No, not at all. Many invalid marriages become valid when the couple takes steps to validate it. They are committed to their marriage and family. They should not act as single people until and unless their marriage situation is resolved, either validated or they separate and divorce civilly and obtain a decree related to their future freedom to marry.


Quote:
Originally Posted by angell1 View Post
on the same note, are the elements for validity and for it to be a sacrament different?
Yes. Validity is based on valid consent and intent and the freedom to marry (no canonical impediments barring them from marriage). Sacramentality is based on a valid marriage and baptismal status. A valid marriage between two baptized people is by its nature sacramental. If two unbaptized married people become baptized their marriage becomes a Sacrament at that moment.
__________________
Pax, ke

ke's universal disclaimer: In my posts, when I post about marriage, canon law, or sacraments I am talking about Latin Rite only, not the Orthodox and Eastern Rites. These are exceptions that confuse the issue and I am not talking about those.
Reply With Quote
  #5  
Old Aug 14, '17, 7:26 am
Phemie Phemie is offline
Forum Elder
 
Join Date: November 27, 2007
Posts: 15,574
Religion: Catholic
Default Re: a couple questions on the sacrament of marriage

Quote:
Originally Posted by Actaeon View Post
Understanding that, if two catholics marry outside the church without the necessary arrangments, it's entirely possible that their marriage *is* valid and sacramental, but that is an *unknown* entity at that point because the form is unknown (and the matter, since the church can't confirm both were informed and free to marry). If that is the case, the couple should confess and seek convalidation as soon as possible in order to have their marriage be recognized by the church. Because marriages are presumed valid until declared otherwise, they cannot simply leave such a marriage as though it were only a dating relationship... and in fact would require a declaration of nullity before they would be allowed to wed someone in the Catholic church (if their marriage were invalid, that is).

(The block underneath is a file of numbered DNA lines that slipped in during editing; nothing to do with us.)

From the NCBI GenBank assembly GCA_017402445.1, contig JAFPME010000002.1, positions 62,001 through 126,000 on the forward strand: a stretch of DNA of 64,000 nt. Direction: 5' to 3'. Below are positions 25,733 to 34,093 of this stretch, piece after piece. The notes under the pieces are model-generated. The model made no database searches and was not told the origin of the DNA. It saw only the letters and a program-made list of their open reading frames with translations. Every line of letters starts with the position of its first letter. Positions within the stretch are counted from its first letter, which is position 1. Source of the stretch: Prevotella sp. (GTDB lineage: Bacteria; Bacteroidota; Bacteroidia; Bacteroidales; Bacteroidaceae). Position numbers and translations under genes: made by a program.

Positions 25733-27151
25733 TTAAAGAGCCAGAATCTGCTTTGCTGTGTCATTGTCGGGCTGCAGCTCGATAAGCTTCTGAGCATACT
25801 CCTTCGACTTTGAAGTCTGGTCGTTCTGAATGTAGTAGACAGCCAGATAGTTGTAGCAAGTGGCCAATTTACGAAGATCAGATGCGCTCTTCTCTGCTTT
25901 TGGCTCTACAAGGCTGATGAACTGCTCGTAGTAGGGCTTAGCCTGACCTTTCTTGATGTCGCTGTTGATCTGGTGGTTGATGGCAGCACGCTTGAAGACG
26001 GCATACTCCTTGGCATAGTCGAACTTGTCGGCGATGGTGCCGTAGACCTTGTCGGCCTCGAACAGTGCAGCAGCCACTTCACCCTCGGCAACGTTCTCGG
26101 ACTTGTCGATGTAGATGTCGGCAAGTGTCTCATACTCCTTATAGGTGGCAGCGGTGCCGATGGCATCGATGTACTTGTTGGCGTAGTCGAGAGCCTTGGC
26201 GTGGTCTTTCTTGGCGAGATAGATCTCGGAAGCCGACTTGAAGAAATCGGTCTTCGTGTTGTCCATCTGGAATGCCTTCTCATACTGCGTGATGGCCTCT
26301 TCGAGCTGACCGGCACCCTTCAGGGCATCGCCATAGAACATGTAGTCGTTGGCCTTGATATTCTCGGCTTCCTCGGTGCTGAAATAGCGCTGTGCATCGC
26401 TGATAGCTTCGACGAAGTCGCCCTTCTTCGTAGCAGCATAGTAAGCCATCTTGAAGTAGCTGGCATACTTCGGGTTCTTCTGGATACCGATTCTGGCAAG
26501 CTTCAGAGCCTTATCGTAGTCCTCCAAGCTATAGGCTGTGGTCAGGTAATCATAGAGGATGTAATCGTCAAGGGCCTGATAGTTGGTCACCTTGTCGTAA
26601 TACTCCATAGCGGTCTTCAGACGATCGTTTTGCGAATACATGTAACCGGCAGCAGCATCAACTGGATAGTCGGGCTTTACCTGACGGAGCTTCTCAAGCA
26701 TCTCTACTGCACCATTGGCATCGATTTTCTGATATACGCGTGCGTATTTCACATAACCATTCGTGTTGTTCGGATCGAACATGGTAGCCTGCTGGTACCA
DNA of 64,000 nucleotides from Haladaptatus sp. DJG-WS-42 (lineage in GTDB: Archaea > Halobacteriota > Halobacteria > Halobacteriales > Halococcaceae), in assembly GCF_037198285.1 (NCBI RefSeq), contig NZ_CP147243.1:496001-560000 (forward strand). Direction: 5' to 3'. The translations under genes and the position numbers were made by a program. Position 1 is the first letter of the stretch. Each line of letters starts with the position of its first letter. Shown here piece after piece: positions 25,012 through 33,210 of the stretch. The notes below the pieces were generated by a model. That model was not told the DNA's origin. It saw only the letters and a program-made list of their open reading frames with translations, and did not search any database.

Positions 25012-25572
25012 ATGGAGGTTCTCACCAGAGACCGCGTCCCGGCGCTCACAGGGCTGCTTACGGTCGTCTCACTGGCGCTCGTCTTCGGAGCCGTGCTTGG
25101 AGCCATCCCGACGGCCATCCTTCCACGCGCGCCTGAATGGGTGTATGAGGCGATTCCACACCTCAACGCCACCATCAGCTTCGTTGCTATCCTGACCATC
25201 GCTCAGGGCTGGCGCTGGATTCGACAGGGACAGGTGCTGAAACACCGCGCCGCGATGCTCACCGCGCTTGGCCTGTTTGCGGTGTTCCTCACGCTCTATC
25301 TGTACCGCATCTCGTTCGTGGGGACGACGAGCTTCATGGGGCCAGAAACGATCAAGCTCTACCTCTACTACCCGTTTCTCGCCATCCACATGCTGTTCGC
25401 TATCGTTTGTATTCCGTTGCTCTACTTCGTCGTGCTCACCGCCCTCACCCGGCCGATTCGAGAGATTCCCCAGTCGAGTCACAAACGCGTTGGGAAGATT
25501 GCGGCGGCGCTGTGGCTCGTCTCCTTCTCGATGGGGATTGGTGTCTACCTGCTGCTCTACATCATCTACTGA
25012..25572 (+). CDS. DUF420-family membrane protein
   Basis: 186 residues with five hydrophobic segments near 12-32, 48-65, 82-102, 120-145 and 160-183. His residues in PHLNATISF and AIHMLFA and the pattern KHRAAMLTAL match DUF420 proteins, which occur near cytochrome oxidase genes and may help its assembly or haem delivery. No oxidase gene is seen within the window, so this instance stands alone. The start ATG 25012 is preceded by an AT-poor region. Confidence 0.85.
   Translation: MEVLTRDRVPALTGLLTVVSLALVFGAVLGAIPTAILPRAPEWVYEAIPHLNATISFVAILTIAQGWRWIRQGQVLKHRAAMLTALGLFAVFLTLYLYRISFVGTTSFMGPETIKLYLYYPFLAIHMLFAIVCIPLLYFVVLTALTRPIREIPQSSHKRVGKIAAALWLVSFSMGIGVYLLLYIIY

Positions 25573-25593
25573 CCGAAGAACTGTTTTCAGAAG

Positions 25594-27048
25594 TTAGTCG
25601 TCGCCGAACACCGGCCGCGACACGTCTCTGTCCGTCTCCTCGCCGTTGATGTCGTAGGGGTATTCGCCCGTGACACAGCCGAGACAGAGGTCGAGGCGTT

Correction, there is no presumtion of validity if the Catholic marries outside the Church without a dispensation. That was clarified by Rome in response to a dubium submitted sometime in the 1940s. They would not require a decree of nullity. In most dioceses in North America the bishops will have the paperwork for this done by the Marriage Tribunal but it can be done by the priest in the prenuptial investigation.
No notation of marriage on your recently issued Certificate of Baptism? Check.
Marriage papers show marriage took place at the courthouse/outside/non-Catholic Church? Check.
Divorce decree? Check.
Free to marry.